Last month in Southern California, someones preps went up in smoke. The person had a couple of trailers, a shipping container, water barrels, solar panels, and much more. It was all behind a chain link fence in an area that was sparsely populated. Most people had about 20 or more acres of land. I'm not sure if the landowner lived in one of the nearby houses. I don't think he lived in the trailers. This property was more about storage of his stuff. To me, he looked like a serious prepper. Or at least, he was...
What happened, you are probably asking yourself? It all started when one of the two travel trailers somehow caught on fire. I don't know how it caught on fire. I don't know if something inside overheated or what. Nobody was on the property when the fire started. By the time the fire department showed up it was "fully involved". This means completely on fire. They weren't going to save that trailer. The heat from that fire caused a second trailer to catch fire. This trailer wasn't fully involved when they arrived but it wasn't going to be able to be saved.
The heat from both the trailers was so intense that the fire was causing the shipping container that was next to the trailers to heat up. They were worried that the container would get so hot the items in the container would catch fire. Just because there isn't direct flame on something doesn't mean it won't catch fire. Think about roasting marshmallows. They don't have to touch the flame to burst into flames themselves.
The firefighters started preparing their hoses to fight the fire and try to stop damage to the shipping container. Then sounds of ammunition exploding came from the shipping container. The crews backed off. After the popping stopped the crews cut off the lock and also cut a hole in the shipping container to get better access to it to try to put out the fire that started on the inside of the container. They also removed the solar panels from the roof of the container and disabled the electrical system in order to cut the electricity dangers. After about an hour exploding ammunition was again heard. The crews moved away once again.
The property owner showed up to the scene and said that he had ammunition and reloading equipment in the shipping container including black powder and smokeless gun powder. It was in a safe inside the shipping container so the property owner didn't think that it would be a safety issue. The fire crew backed up anyway. As they were repositioning themselves a violent explosion occurred inside the shipping container. One of the crew, who was over thirty feet away from the shipping container was knocked down forcefully due to the blast. The safe that the landowner had all his ammunition and reloading equipment in was a cheap safe. You know, one that only cost a few hundred dollars. The kind meant to keep your kids out, not bad guys or fires.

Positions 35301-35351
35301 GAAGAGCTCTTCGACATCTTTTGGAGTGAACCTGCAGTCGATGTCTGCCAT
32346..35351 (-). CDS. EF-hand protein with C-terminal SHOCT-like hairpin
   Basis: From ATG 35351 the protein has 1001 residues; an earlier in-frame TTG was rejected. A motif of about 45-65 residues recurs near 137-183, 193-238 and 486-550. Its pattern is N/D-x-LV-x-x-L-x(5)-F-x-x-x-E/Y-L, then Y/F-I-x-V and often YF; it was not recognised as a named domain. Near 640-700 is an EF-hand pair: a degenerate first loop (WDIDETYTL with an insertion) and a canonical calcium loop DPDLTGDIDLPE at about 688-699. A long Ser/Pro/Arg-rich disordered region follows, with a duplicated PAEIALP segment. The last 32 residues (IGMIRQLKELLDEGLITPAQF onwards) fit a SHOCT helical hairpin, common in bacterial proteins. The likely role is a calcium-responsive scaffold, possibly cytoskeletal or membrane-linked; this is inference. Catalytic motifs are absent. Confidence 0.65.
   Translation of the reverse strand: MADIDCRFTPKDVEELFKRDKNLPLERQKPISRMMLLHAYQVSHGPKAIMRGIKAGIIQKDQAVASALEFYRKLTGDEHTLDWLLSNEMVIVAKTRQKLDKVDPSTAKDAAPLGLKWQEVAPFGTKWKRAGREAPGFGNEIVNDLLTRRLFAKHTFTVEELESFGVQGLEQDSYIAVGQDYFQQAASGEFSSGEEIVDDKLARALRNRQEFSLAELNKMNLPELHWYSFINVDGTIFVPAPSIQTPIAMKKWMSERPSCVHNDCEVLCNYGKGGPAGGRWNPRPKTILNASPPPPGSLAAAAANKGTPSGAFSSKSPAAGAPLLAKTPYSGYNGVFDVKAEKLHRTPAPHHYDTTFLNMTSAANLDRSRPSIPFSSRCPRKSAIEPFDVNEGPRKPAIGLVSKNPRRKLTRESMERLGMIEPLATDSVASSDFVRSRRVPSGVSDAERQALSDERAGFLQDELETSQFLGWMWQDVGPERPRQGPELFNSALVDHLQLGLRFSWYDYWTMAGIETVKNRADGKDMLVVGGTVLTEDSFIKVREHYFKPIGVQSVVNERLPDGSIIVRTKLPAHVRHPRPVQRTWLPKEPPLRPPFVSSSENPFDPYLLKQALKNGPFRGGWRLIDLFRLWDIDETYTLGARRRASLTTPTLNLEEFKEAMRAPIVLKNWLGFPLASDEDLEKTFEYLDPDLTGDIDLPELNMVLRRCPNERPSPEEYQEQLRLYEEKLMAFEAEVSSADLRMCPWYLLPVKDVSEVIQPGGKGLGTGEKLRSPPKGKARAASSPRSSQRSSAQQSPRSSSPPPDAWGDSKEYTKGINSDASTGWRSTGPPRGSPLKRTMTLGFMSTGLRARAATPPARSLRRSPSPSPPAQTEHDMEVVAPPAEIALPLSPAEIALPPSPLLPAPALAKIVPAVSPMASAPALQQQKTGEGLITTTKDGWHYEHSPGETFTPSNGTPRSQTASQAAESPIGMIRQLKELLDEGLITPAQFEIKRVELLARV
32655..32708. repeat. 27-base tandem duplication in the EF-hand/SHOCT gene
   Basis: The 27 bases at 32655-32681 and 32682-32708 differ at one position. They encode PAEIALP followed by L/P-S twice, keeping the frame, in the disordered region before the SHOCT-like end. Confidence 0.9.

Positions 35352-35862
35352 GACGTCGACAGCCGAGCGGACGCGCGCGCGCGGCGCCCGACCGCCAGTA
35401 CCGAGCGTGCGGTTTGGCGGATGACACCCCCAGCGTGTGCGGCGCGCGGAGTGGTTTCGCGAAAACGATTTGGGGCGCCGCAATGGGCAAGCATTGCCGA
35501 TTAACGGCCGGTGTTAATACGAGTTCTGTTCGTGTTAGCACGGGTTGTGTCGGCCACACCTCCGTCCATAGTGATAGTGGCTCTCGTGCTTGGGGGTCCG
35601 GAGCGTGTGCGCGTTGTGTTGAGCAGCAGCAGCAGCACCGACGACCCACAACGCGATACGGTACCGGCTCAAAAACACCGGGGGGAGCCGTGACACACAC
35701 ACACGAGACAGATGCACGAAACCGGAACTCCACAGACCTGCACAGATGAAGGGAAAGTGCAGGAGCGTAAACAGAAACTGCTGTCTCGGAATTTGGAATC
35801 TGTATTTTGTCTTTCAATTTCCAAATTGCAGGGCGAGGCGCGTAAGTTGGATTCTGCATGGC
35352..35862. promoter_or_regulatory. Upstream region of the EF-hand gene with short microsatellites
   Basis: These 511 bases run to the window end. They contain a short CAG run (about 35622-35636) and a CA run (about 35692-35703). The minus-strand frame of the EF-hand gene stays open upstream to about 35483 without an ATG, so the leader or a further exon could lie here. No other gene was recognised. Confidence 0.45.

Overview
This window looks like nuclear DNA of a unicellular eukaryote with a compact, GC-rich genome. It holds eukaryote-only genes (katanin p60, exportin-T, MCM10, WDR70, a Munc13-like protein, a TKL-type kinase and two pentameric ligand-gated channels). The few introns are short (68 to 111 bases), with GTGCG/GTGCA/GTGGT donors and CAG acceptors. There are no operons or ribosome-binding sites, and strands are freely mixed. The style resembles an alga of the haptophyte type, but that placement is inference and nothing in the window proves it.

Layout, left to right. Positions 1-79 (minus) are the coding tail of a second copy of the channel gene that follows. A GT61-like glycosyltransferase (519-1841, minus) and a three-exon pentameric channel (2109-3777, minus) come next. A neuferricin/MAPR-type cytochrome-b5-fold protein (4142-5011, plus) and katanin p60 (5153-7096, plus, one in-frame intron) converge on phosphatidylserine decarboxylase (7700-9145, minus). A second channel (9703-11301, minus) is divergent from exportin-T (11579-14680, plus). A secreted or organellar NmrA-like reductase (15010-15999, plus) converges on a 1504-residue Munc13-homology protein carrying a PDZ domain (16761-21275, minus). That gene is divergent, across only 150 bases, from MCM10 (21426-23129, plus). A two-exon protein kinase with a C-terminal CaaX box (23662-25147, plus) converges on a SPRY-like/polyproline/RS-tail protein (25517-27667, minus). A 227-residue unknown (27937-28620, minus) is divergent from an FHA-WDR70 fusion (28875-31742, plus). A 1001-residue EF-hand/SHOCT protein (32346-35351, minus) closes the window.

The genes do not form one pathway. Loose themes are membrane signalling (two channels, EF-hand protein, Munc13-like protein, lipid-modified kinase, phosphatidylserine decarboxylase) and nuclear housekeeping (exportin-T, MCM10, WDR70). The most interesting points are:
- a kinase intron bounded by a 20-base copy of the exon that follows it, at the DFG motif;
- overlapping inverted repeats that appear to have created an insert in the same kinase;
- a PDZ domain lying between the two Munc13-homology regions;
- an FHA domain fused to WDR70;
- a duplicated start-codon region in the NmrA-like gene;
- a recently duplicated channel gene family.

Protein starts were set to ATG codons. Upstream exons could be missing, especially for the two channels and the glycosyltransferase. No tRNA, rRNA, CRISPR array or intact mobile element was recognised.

I've read how people have bought metal boxes for their pickups and bolted them down into cement and used them as inexpensive equipment storage containers. They are cheaper than a good safe and for some reason people will spend gobs of money on weapons and ammunition and try to skimp on the safe. My Liberty safe cost over $1500. It took me a long time to save up for it but in a fire like this the Liberty safe would not have failed.
What if the landowner just couldn't afford a good safe? What else could he have done to safeguard his preps?
There wasn't vegetation between the trailers. They had the brush cleared so the owner thought they were fire safe. But he was wrong. The distance between the two trailers was less than 10 feet and between the second trailer and shipping container less than 15 feet. If they were further apart the heat from the first trailer wouldn't have caught the second trailer on fire. Heat from the second trailer wouldn't have caught the shipping container on fire. The safe wouldn't have had a catastrophic failure and exploded. The water barrels wouldn't have melted if they were further away. And, the landowner wouldn't have lost all his preps.